Upcoming High Park Nature Events

Posted on March 20, 2017

Gardening with Native Plants
Sunday, March 26, 2017, 10:30 am – 12:30 pm
Howard Park Tennis Club, 430 Parkside Drive, Toronto, ON

Acclaimed author and native plant advocate Lorraine Johnson will present ways to connect  gardens with High Park by growing native plants, and best practices for successful gardening.

Lorraine Johnson is the author of numerous books on environmental issues and gardening. Former president of the North American Native Plant Society, her areas of expertise include gardening with native plants, urban agriculture, biodiversity conservation, and urban forest protection.

For more information:
http://www.highparknature.org/wiki/wiki.php?n=VolunteerOpportunities.VolunteerStewardship

Upcoming Consultations and Survey on Short-term Rentals

Posted on March 20, 2017

Municipal Licensing and Standards and City Planning divisions are inviting residents to have their say about short-term rentals at upcoming consultations and/or via an online survey.

The term “short-term rental” typically describes rentals that occur over a short period of time (e.g. less than 30 days). Popular online platforms, such as Airbnb, Flipkey, Homeaway, VRBO, and Roomorama facilitate bookings and payments for short-term rentals.

Online Survey

The survey will be launched on March 28 and will be found at: www.toronto.ca/mlshaveyoursay

Public Meetings

Tuesday, March 28 from 6:30 to 8:30 p.m., North York Civic Centre, Council Chambers
Wednesday, April 12 from 6:30 to 8:30 p.m., City Hall, Committee Room 2 (meeting will be live-streamed)

A final report, with recommendations is expected at Executive Committee in June.

For more info please contact: Amy Buitenhuis, Senior Policy and Research Officer, 2-5129, Amy.Buitenhuis@toronto.ca

Safety in Accessibility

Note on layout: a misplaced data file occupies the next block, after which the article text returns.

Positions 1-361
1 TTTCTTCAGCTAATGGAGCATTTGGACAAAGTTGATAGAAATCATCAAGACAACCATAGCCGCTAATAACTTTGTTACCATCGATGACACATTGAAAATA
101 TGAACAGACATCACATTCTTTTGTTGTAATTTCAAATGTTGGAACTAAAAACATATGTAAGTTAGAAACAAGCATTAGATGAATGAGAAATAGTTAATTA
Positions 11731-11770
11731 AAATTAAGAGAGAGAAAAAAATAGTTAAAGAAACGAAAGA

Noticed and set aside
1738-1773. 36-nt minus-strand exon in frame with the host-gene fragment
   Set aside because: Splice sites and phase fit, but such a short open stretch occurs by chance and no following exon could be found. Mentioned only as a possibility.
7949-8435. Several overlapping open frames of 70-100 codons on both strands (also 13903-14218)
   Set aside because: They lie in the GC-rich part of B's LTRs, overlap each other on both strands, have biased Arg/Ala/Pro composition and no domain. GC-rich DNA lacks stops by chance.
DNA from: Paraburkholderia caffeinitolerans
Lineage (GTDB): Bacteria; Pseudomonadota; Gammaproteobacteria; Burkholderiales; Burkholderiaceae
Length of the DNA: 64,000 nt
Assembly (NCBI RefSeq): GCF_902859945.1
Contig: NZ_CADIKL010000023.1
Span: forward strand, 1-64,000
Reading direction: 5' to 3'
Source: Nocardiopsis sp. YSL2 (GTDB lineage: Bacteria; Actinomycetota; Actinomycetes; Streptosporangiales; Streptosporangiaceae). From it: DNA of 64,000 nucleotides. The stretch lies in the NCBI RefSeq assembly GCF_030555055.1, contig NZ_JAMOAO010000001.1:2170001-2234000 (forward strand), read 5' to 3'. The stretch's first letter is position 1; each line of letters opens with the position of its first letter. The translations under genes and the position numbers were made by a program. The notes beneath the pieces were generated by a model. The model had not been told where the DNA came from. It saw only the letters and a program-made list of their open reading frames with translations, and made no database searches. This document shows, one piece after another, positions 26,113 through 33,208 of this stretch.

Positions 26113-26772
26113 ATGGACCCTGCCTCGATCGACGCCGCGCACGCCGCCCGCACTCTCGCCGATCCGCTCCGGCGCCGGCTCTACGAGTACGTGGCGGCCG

Posted on March 20, 2017

Thank you to everyone writing to me about the ramp at 476 Roncesvalles. Like you I am a strong advocate for making Toronto an accessible City. Unfortunately, this ramp does not provide for safe access for people using a mobility device. That is why the City has told the owner to remove it.

The Province has passed the Accessibility for Ontarians with Disabilities Act which sets out standards for making buildings and services like public transit accessible. It sets out a series of requirements for ramps to ensure that people who use mobility devices can use them safely. More information can be found at: http://www1.toronto.ca/wps/portal/contentonly…

Often fitting a ramp to an existing building can be a tricky, even onerous, job. That’s why the Stopgap program has been such a success. Where a business might avoid building a ramp because of the paperwork and expense, Stopgap steps in and provides a quick easy fix.

Most Stopgap ramps are simple and straightforward. The City has supported these. However, this location has bigger challenges. In order to fit the tight space at 476 Roncesvalles, the ramp includes a 90 degree turn. Turning in a wheelchair or mobility device takes space. This ramp does not provide enough space. Also, for safety’s sake, a turn or landing should have handrails.

Because there isn’t room to turn, and there are no handrails, this ramp does not provide safe access for people with mobility devices. The whole point of the ramp should be to provide safe access.

As much as I want access in a hurry, I can’t support installing accessibility ramps that are dangerous and don’t really solve the access problem.

The City has raised these concerns with Stopgap, and has yet to find a solution. I and some other Councillors are look for ways to help businesses, like the one at 476 Roncesvalles, which are faced with accessibility challenges that are not easily met. Please share any suggestions you have.

Again, thank you for speaking up.

Gord

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